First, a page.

NJ began her political life as a Tory who thought Socialism deeply shocking, like all or most of the older generation of her very mixed family. She went out canvassing at elections, urging people to...
politics Constance, Countess Markievicz
It was among her own boys' group that CCM first began to go by the title of Madame rather than Countess. Anne Haverty explains: In eschewing the Mrs of English usage, certain women showed...
politics Mona Caird
MC stepped into the public eye in the 1880s as a radical member of the women's movement, a supporter of all kinds of linked causes. An article in the Review of Reviews in 1893 equated...
politics Alice Meynell
At eighteen she had realised the inequality that plagued women. She then wrote in her diary: Of all the crying evils in this depraved earth . . . the greatest . . . is the...
politics Edith Craig
EC and Christopher St John worked with Charlotte Despard 's new Women's Freedom League .
Cockin, Katharine. Edith Craig (1869-1947): Dramatic Lives. Cassell, 1998.
politics Eunice Guthrie Murray
Her interest in suffrage succeeded to an interest in the temperance movement. She became an active suffrage lecturer, and (with her mother and one of her sisters) joined the Women's Freedom League (founded by Charlotte Despard
politics Isabella Ormston Ford
Several members of the Women's International League were committed suffragists, including Helena Swanwick , Maude Royden , Margaret Ashton , Kate Courtney , and Charlotte Despard . Others were IOF 's old friends from the...


31 May 1898
George Bedborough , secretary of the Legitimation League which sought to change the law to improve the position of illegitimate children, was arrested, largely in an attempt to damage the League through him.
23 October 1906
During a demonstration at the opening of Parliament , eleven Women's Social and Political Union supporters were for the first time arrested and imprisoned: for two months in Holloway .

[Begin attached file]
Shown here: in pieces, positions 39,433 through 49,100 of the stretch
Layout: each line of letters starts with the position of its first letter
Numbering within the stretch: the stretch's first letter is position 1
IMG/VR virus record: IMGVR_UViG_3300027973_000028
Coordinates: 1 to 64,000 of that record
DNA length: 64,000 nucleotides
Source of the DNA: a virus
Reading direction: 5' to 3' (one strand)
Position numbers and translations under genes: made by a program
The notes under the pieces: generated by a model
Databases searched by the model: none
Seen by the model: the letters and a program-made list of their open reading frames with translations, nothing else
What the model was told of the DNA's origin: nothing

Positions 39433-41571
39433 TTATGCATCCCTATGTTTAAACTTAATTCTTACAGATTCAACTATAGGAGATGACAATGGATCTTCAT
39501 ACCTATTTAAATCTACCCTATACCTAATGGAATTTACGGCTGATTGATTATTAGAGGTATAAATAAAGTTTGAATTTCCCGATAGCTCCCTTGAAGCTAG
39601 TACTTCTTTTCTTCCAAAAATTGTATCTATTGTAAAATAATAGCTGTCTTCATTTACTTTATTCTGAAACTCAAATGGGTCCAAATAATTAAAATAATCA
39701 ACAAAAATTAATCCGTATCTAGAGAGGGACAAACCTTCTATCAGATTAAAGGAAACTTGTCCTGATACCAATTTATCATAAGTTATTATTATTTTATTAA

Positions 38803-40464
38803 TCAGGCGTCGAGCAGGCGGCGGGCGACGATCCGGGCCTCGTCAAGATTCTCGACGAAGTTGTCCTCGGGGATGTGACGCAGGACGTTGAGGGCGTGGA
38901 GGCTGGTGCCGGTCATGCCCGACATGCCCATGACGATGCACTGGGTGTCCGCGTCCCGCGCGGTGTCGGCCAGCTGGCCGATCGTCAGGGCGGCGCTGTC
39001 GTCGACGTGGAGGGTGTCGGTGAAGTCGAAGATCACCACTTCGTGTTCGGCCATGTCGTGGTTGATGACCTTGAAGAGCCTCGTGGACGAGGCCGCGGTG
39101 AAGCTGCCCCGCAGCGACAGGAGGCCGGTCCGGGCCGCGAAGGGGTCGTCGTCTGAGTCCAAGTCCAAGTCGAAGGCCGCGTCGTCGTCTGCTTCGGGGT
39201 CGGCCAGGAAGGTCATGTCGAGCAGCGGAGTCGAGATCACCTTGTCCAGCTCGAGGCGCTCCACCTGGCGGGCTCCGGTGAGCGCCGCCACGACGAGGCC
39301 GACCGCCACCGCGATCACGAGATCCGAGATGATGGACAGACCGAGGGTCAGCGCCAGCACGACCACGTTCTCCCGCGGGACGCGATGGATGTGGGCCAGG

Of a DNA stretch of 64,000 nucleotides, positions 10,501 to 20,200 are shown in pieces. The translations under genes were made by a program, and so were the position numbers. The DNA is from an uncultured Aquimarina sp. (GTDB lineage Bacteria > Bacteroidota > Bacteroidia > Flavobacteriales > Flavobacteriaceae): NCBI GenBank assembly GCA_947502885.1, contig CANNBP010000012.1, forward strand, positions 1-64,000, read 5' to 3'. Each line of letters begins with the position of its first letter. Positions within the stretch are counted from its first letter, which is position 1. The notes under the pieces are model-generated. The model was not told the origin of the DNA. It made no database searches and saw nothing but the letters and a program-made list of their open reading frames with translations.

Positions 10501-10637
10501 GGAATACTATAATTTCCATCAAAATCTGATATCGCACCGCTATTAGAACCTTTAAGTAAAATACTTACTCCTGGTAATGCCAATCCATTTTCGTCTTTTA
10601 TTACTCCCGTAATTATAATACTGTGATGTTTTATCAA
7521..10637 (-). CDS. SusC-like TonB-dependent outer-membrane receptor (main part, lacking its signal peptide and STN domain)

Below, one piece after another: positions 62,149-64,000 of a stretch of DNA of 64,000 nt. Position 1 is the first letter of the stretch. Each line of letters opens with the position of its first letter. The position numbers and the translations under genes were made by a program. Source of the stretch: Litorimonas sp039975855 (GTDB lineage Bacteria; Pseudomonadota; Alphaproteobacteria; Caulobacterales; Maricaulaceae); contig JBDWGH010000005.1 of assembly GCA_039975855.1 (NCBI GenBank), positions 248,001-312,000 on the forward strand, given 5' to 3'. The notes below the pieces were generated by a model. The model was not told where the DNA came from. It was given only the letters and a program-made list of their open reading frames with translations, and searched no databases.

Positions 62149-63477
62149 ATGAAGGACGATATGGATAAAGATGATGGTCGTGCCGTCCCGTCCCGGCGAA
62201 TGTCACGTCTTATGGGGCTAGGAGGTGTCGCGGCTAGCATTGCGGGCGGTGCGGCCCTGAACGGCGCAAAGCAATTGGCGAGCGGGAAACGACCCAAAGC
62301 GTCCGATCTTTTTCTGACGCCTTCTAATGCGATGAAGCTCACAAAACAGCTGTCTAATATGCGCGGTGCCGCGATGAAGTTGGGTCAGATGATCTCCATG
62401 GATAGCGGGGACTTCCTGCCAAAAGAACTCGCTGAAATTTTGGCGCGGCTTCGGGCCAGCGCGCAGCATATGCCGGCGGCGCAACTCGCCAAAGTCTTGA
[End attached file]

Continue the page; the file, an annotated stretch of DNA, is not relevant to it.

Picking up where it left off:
27 June 1907
The Women's Franchise began weekly publication in London; it featured contributions from major societies within the suffrage movement and from individuals.
October 1907
Emmeline and Christabel Pankhurst and Emmeline and Frederick Pethick-Lawrence , wanting to maintain control over the Women's Social and Political Union agenda, removed by fiat dissident members of the executive and cancelled the forthcoming annual conference.
November 1907
16 September 1909
The Women's Freedom League Temporary Newsheet began weekly publication in London.
28 October 1909
Charlotte Despard edited the first issue of The Vote: Organ of the Women's Freedom League, a weekly magazine from London covering a range of feminist issues, including suffrage.
27 July 1911
The Women's Franchise, which featured contributions from major societies within the suffrage movement and from individuals, ceased publication in London.
February 1912
Helen Houston produced the first issue of Business Girl, a monthly publication from the Institution of Women Shorthand Typists in London.
25 May 1912
The Irish Citizen, a suffrage newspaper jointly edited by Francis Sheehy Skeffington and James Cousins , began weekly publication in London.
15-21 June 1913
The Congress of the International Women's Suffrage Alliance was held at Budapest in Hungary.
Christmas 1914
German and Allied forces at the front lines began an informal cease-fire, which lasted up to five days, in honour of the season.
July 1920
The Irish Citizen ended publication after a British soldier wrecked the press.
6 July 1928
Four days after the Representation of the People (Equal Franchise) Act received the royal assent, a celebratory breakfast was held at the Hotel Cecil in London.
10 November 1933
The Vote, a weekly magazine covering a range of feminist issues including suffrage, ended publication.